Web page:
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Safeguarding Shores: Training Conservation Agents in Wetland Boundary Delineation

Each year in Massachusetts, dozens of wetlands are threatened by development projects that, if permitted, could degrade their functions. Wetlands provide food and habitat for fish and wildlife, improve water quality and help control flooding and shoreline erosion.

Determining if a project is in a wetland is an important step in permitting a project, and the developer, whether an individual or a business, often hires a consultant to assess the site and delineate any wetland boundaries within it. But ultimately it is the town conservation agent that makes the call, a skill that requires special training and may or may not be in every agent’s toolbox.

On a hot July day, conservation agents from 22 towns–including nearly every town on Cape Cod–joined the WHOI Sea Grant coastal extension team at the Audubon Society’s Long Pasture reserve, a restored wetland in Barnstable, for a day-long training in wetland delineation.

“It’s important to hold these trainings every few years,” says Coastal Processes Specialist Greg Berman. “Whether because of staff turnover in the towns or simply the need to brush up on these skills, the conservation agents have told us they want the training and have asked us to facilitate it.”

To lead this year’s training, the extension team, which also includes Shannon Hulst and Shelly McComb, brought in Scott Jackson, an extension professor in the Department of Environmental Conservation from UMass Amherst. Scott teaches courses and workshops on Wetland Assessment and Field Techniques and Wetlands Ecology and Conservation among others and is a co-author of the newly updated Massachusetts Handbook for Delineation of Bordering Vegetated Wetlands.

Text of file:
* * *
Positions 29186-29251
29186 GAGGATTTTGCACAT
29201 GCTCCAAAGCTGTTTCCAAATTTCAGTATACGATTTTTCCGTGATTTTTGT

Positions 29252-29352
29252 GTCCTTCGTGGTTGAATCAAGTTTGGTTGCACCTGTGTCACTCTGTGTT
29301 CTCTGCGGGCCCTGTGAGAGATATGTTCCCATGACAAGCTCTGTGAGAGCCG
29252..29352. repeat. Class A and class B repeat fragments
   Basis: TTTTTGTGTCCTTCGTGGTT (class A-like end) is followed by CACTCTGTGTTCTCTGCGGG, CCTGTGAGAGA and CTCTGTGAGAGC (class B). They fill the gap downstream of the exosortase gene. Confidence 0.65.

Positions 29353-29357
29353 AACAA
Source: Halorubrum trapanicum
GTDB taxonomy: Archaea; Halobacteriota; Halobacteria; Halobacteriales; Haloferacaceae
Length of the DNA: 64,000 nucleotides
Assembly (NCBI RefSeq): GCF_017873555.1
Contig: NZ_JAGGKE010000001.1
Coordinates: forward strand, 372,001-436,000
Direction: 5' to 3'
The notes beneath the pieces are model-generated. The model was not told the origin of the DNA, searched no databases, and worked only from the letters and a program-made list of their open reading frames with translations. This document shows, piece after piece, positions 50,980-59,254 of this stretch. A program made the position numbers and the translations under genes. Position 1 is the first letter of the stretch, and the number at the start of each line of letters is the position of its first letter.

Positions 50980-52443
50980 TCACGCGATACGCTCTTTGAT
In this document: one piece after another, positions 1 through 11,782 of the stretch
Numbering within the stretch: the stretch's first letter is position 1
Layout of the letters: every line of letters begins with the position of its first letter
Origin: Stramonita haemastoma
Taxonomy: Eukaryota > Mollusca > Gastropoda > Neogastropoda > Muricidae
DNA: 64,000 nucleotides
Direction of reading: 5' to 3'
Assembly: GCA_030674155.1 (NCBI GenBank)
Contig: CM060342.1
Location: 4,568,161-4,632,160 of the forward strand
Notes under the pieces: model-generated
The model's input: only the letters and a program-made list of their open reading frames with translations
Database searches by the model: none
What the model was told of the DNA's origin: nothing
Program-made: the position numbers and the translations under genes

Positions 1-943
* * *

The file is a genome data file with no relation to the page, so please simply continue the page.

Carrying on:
Scott led the coastal managers through a full day of training–first in a classroom setting to go through the delineation protocols established by the state and then in the field to test their knowledge and review real-world examples.

“We were lucky to learn about the new Bordering Vegetated Wetlands handbook from an actual author of the handbook and a master in the field,” said Stevie Fitch, a conservation agent with the Town of Bourne. She said Scott “also recognizes that the current Wetland Protection Act regulations are not easy to apply and allowed us the time to talk about real life situations that require a certain amount of common sense and judgment.”

Armed with water bottles and shaded by large brimmed hats and ball caps, the agents went to two different field settings to apply the field protocols, examining the plants growing in each area and the soils they were living in. They responded to questions Scott asked about indicators of the presence (or absence) of a long-term wetland, such as what plants are expected to grow in a range of wet conditions and, rolling dampened earth in their hands, how to evaluate soils.

Fitch says, almost as important as the training itself, the workshop provided all the agents an opportunity to spend a whole day together, helping to build relationships and contacts with others who can help navigate the difficult terrain of local regulation. “Trainings like this are critical to fostering those relationships,” she says.

At the end of the day, with skills honed, the conservation agents left Long Pasture sweaty and dirty but renewed in their ability to ensure that the natural and beneficial functions of these vital ecosystems are sustained and to secure their invaluable contributions to the environment.